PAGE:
The Militant (logo)  

Vol. 78/No. 17      May 5, 2014

Socialist Workers launch
campaign for Minn. governor
(lead article)
MINNEAPOLIS — “This is a good period for working-class politics,” Frank Forrestal, the Socialist Workers Party candidate for governor of Minnesota, said, launching his campaign at a Militant Labor Forum here April 19.

“Hundreds of millions of workers and farmers around the world have carved out political space to discuss and debate political questions, as well as to begin organizing to defend their interests,” said Forrestal. “Nowhere has the working class been driven out of politics by crushing defeats. And, as the bosses are driven by the capitalist crisis to go after our wages and working conditions, as they seek to chip away at our rights and weaken our unions, they also confront real limits on how far and fast they can go.”

The SWP has launched campaigns for governor in Minnesota and other states across the country to help broaden the reach of socialist propaganda and advocate a fighting, working-class course to confront the crisis of capitalism and need for workers to take political power.

Socialist gubernatorial candidates — Forrestal, Ellie García in California, Naomi Craine in Florida, John Studer in New York, David Rosenfeld in Iowa and more to come — will back workers in struggle wherever they are, campaign to free the Cuban Five, and raise fighting demands that can help advance the unity and combativity of the working class. Many questions that concern working people, Forrestal said, fall under the purview of governors’ offices. These include the fight for extending unemployment compensation; universal health care; an end to the criminal “justice” frame-up system and brutal prison conditions; women’s right to abortion; and workers’ control on the job to defend their safety, as well as those of other working people.

“Ukraine is an example of what is open to the working class,” said Forrestal, who was part of a March 16-April 2 Militant reporting and solidarity trip to Ukraine after President Viktor Yanukovych fled the country in face of popular mobilizations.

“As a consequence of the worldwide capitalist economic crisis, there will be decades of working-class struggles and rebellions ahead,” he said. “Over time, workers will see their own independent class interests in Ukraine, Russia, the U.S. and elsewhere in the capitalist world.”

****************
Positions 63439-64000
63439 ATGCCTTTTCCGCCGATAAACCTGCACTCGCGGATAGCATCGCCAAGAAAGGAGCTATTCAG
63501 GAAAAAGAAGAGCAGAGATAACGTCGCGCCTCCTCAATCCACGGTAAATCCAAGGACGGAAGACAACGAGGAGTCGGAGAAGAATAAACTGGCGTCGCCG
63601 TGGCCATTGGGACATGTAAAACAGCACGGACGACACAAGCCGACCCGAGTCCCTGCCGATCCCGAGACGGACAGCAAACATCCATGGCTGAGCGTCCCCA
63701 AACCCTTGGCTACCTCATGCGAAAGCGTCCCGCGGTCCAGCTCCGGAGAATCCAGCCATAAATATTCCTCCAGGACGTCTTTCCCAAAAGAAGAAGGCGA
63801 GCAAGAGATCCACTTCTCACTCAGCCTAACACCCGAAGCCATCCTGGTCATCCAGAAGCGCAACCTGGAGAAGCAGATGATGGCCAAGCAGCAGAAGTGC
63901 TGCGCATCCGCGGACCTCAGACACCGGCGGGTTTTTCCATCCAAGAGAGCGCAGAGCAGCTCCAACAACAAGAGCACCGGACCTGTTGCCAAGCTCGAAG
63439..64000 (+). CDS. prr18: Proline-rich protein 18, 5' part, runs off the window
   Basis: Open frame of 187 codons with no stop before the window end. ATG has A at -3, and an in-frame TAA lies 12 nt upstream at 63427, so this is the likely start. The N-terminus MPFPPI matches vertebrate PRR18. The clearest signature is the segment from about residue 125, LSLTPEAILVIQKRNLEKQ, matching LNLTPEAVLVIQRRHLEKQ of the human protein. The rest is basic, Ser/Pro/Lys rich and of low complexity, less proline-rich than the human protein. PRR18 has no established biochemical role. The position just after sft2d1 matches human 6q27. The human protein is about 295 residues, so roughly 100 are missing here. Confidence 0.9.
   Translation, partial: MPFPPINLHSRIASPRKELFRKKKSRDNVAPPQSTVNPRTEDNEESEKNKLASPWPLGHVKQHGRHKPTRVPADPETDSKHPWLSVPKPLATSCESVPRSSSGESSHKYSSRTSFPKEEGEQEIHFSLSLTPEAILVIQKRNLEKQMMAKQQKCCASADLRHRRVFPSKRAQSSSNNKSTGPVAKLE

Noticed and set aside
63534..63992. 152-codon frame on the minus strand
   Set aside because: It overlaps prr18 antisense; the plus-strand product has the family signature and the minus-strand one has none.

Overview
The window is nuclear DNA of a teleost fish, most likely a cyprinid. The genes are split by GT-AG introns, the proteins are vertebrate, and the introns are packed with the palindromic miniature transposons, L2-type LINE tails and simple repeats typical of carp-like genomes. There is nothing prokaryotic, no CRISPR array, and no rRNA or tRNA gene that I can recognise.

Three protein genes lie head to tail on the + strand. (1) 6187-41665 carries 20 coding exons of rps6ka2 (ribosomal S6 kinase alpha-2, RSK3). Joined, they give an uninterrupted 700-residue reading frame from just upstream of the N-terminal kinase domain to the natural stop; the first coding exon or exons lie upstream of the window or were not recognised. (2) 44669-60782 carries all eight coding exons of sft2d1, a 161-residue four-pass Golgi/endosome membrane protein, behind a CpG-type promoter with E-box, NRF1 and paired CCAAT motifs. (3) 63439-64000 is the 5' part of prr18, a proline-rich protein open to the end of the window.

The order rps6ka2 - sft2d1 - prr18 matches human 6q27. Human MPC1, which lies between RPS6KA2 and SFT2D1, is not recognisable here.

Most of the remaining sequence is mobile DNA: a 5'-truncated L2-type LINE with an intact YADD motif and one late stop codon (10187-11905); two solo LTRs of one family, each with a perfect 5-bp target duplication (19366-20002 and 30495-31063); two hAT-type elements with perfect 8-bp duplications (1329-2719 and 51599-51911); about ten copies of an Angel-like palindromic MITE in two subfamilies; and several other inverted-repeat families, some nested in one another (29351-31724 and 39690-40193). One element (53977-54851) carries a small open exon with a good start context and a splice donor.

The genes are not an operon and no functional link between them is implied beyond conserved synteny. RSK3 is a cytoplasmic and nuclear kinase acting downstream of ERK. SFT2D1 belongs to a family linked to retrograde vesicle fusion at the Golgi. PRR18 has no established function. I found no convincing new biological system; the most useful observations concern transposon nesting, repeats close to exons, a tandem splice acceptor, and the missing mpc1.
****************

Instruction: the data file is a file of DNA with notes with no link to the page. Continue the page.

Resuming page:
U.S. imperialism lost the Cold War

“The Ukrainian struggle is the biggest working-class upsurge since the 1989-90 collapse of the Stalinist governments,” Forrestal said.

Political developments there and around the world today, Forrestal said, are marked by the fact that the imperialist powers led by Washington lost the Cold War because they failed to impose crushing defeats on the working class in the countries of the former Soviet Union. The collapse of Stalinist regimes in the Soviet Union and Eastern Europe a quarter century ago registered both this failure of imperialism as well as the failure of the privileged bureaucratic layer that had dominated the governments and Communist parties in those countries to keep workers out of politics.

“This has created more favorable conditions for working people to be able to defend themselves, including here in the U.S.,” he said.

“What is the relation between President Vladimir Putin and the capitalists in Russia?” asked one participant.

“The Russian government acts for the capitalist class there and oversees a vulnerable economy,” said Forrestal. “The Russian capitalists are interested above all in protecting their profits and they have sharp disagreements over military intervention in Ukraine.

“The Russian government’s course is also limited by the attitudes and actions of working people there, who remember the Soviet war in Afghanistan and the recent Russian wars in Chechnya and Georgia. Last week 10,000 marched in Moscow to oppose Russian intervention in Ukraine.

“U.S. imperialism also faces similar limitations on war moves in Ukraine or anywhere else today,” Forrestal said.

Cuba is the only country in the world, Forrestal said, that has a government that defends the interests of working people. The difference between Havana’s proletarian internationalist course and the anti-working-class character of the government of the former Soviet Union, he said, can be seen in their different responses to the 1986 nuclear disaster in Chernobyl, Ukraine.

While Moscow refused to evacuate and protect people in affected areas, Cuba responded with a long-term program of medical aid with no strings attached, he said. “Some 25,000 victims, mostly children, have received treatment on the island. The program continues to this day, because, as Fidel Castro said in 1992 after the fall of the Soviet Union, ‘It’s an ethical and moral question.’”

“Communist workers must be bold in response to openings in world politics today,” said Forrestal in his concluding remarks. “And we have to be bold using the Militant and books on revolutionary working-class politics to engage in discussions with working people from big cities to small towns across the U.S.

“My campaign will champion the efforts of workers to speak out, organize and resist. And we will be bold.”  
Front page (for this issue) | Home | Text-version home